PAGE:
The Importance of Creating a Last Will and Testament
Many people make the mistake of assuming that estate planning is only important if you have a substantial estate to leave behind to beneficiaries. Nothing could be farther from the truth. Although an elaborate estate plan may not be necessary if your estate assets are modest, there are a variety of reasons why a basic Last Will and Testament should be executed anyway.
Probate — Probate is the legal process by which a decedent’s estate is inventoried, valued, and the assets ultimately transferred to beneficiaries. Probate can be a lengthy process and may incur significant fees. In some states, a small estate may be eligible for a less formal process that will save the estate time and expense; however, if the decedent failed to execute a Will, formal probate is typically required in order to determine who the legal heirs are to the estate.
Intestate Succession Laws — If you fail to execute a Will, the state laws of intestate succession will determine what happens to your assets. Friends, charities and distant relatives that were important to you will receive nothing from your estate if you give up control to the state.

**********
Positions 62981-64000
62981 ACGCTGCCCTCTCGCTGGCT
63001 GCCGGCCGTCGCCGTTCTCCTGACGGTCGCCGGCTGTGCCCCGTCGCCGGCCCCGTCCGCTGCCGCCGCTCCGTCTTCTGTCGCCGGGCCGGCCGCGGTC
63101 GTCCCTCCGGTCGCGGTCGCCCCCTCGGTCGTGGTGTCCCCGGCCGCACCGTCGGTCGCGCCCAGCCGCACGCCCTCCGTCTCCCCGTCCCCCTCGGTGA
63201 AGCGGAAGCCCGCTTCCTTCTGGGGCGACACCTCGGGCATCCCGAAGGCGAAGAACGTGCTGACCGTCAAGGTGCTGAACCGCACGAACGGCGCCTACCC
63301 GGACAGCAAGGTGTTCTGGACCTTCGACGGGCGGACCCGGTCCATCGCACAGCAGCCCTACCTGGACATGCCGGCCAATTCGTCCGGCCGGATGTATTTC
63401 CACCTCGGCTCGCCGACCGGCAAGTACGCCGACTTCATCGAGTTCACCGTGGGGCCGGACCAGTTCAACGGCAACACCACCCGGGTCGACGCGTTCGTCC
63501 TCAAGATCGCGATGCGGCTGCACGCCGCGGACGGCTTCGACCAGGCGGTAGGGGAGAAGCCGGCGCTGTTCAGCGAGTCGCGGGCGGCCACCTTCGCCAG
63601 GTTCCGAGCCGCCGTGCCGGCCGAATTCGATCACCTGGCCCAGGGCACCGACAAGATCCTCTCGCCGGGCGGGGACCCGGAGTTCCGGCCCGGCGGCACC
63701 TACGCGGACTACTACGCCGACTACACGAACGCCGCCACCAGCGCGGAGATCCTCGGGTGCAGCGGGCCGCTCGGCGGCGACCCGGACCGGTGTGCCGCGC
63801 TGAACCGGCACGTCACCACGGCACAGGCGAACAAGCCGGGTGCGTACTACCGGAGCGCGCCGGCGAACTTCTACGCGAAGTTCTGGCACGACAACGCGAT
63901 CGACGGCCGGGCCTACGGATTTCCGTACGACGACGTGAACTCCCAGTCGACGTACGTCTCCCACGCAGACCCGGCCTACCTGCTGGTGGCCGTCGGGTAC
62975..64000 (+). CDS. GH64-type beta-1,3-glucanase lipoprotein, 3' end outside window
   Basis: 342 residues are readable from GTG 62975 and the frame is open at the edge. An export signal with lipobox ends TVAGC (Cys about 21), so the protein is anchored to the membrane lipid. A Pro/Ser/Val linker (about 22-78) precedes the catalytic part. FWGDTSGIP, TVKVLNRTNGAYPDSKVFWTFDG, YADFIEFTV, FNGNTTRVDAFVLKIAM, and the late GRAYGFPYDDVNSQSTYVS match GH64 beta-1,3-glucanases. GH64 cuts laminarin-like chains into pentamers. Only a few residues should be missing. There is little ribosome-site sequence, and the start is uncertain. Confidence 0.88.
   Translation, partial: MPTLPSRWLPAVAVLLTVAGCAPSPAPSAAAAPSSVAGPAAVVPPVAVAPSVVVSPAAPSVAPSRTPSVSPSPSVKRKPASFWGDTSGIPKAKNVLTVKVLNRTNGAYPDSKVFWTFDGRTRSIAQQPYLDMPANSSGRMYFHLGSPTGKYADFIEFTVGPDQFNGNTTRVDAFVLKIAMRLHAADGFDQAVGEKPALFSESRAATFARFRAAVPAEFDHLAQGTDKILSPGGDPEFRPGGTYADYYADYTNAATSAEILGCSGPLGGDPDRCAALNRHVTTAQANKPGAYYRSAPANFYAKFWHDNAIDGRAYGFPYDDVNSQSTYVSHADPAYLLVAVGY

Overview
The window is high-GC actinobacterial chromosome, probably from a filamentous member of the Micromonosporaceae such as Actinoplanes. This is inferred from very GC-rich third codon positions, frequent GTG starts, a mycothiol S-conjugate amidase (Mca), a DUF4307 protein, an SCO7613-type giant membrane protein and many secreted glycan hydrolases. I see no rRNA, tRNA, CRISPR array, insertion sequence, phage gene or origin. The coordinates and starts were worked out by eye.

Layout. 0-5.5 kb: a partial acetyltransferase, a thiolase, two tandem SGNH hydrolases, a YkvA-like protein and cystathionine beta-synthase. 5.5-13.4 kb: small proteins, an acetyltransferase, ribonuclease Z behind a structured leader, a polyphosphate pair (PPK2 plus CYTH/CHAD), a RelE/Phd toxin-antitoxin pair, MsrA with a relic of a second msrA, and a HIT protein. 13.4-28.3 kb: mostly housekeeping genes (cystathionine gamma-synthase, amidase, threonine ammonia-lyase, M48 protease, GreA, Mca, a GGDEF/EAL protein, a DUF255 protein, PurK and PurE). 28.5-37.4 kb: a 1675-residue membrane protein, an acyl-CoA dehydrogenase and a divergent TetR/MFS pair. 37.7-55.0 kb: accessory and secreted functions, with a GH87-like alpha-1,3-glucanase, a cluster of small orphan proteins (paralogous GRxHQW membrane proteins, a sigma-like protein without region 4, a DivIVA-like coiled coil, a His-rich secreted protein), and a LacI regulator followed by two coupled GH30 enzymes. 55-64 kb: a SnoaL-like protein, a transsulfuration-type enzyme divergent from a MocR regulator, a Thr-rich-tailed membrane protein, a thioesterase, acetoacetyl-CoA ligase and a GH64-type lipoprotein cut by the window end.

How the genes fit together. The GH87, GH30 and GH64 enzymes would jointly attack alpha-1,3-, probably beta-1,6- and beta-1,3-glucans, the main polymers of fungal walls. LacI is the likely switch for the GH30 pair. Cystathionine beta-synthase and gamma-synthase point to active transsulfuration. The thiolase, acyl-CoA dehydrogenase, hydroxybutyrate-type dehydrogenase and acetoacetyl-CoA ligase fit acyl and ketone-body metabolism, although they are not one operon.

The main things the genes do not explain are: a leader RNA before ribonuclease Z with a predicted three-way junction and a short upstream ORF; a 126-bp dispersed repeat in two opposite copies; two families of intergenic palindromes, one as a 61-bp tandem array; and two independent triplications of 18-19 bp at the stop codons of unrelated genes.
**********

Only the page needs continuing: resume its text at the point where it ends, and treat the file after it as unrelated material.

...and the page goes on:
Tax Consequences — If your estate assets are significant, a comprehensive estate plan is necessary to avoid the often high rate of estate taxes levied on an estate upon the death of the decedent. While a Will alone will not prevent your estate from incurring estate taxes, it is the foundation for an estate plan that can include tools aimed at minimizing your tax burden.
Fees and Expenses — By not leaving a Will, additional expenses will be incurred by your estate. Costs involved in locating and notifying heirs, locating and valuing assets, and defending any claims or challenges to your estate can reduce the value of your estate, leaving less for your heirs.
Guardianship of Minor Children — If you have minor children, your Will is the only chance you have to nominate someone as guardian in the event of your death. Although the court will ultimately decide who is appointed as guardian, your wishes will carry significant weight in the decision.
TAX ADVICE DISCLAIMER: In accordance with IRS Circular 230, any tax advice included in this communication, including attachments, is not intended or written to be used, and cannot be used by you or any other person or entity, for the purpose of avoiding penalties that may be imposed under the Internal Revenue Code or applicable state or local tax law provisions, nor may any such advice be used to promote, market or recommend to another party any transaction or matter addressed within this communication. If you would like such advice, please contact us.